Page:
On Sunday at 1:42 pm ET, SpaceX is scheduled to launch one of its Falcon 9 rockets out of Vandenberg Air Force Base in California. Click here to watch it live.
Tucked away inside the cone of the rocket’s head is precious cargo: the Jason-3 satellite, which is designed to measure ocean height across the globe and track sea level rise.
Here you can see the cone on the left as SpaceX rolled its rocket from the hangar toward the launch pad late last week:
The two-stage Falcon 9 rocket stands 224 feet tall — about 14 stories — with a reusable first stage, which SpaceX plans to land on a drone ship located off shore in the Pacific, 186 miles south of the launch site, shortly after the launch on Sunday.
Take note of the human on the lower right in the image below for a sense of how big this rocket really is:
To help guide the first stage toward its landing point, SpaceX engineers use grid fins located near the top of the reusable rocket.
During ascent, the grid fins stay tucked parallel to the side of the rocket, as shown below. It’s only after the rocket starts to fall back to Earth that the fins fold outward:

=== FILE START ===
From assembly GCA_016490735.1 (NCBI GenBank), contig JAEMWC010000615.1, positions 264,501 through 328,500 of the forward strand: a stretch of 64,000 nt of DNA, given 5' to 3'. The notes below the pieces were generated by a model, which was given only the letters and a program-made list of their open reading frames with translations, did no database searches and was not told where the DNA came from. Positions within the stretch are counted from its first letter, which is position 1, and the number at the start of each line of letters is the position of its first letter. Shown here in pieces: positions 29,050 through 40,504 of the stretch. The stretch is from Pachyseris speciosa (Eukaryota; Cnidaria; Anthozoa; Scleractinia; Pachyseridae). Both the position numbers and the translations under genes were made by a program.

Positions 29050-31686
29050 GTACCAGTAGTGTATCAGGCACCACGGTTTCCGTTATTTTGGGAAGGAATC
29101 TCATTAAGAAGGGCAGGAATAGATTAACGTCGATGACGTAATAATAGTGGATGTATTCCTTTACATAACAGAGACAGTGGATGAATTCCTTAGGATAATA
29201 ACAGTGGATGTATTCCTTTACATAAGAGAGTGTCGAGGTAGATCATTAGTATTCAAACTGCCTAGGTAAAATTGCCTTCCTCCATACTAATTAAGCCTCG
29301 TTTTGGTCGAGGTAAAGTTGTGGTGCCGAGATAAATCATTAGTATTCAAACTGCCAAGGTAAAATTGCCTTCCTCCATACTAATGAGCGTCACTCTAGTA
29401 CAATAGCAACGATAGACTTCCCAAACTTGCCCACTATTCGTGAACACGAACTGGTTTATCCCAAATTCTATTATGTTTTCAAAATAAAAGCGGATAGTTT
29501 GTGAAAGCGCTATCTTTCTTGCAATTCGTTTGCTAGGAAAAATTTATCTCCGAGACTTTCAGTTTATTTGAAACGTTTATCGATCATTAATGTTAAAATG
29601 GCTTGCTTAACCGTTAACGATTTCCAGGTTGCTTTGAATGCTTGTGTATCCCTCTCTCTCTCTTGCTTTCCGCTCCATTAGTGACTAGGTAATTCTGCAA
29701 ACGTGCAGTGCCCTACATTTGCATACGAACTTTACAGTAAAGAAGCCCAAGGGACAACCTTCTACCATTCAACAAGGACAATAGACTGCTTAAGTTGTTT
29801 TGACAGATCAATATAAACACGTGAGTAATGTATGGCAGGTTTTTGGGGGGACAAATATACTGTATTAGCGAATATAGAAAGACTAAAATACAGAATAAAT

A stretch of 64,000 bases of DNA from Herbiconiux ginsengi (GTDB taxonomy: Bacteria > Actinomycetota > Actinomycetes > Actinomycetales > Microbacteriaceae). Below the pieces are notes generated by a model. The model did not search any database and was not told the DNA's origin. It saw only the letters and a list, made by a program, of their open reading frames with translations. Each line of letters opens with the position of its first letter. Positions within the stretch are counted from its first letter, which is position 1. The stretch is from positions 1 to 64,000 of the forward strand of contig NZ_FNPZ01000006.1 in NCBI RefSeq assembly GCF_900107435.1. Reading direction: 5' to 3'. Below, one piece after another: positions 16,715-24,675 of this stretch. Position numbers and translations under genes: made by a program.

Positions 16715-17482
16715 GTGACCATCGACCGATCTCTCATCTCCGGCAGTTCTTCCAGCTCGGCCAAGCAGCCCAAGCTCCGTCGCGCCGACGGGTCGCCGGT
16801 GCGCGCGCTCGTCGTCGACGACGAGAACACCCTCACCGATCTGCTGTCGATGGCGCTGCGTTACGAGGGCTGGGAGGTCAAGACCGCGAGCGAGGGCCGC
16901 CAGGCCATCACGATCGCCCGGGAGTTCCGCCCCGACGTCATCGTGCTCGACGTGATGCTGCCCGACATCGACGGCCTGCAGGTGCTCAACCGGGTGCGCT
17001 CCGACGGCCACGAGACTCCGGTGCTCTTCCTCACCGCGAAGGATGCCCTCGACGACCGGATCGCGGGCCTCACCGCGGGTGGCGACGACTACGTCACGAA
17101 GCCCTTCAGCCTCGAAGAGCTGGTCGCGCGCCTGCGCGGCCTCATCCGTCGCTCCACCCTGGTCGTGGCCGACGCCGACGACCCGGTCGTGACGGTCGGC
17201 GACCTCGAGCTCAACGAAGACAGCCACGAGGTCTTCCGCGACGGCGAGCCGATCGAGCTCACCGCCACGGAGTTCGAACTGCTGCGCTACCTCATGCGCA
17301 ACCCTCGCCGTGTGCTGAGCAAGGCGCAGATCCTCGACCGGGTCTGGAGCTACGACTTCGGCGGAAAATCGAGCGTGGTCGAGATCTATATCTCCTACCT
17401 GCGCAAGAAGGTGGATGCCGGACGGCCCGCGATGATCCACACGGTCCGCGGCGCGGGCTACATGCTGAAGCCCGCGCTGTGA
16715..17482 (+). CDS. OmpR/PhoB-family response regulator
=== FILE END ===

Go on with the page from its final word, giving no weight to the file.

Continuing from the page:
As you can see here, SpaceX has already attached its rocket to the launch tower — all of that scaffolding beneath the rocket is the launch tower:
After rolling it toward the launch pad, all that’s left for SpaceX engineers to do is orient the massive machine upright in preparation for fuelling and launch.
The launch is scheduled to take place during a 30-second window starting at 1:42 pm ET on Sunday.
SpaceX told Business Insider that the launch and landing attempt will be broadcast live, so don’t miss out! You can watch all of the action unfold here.
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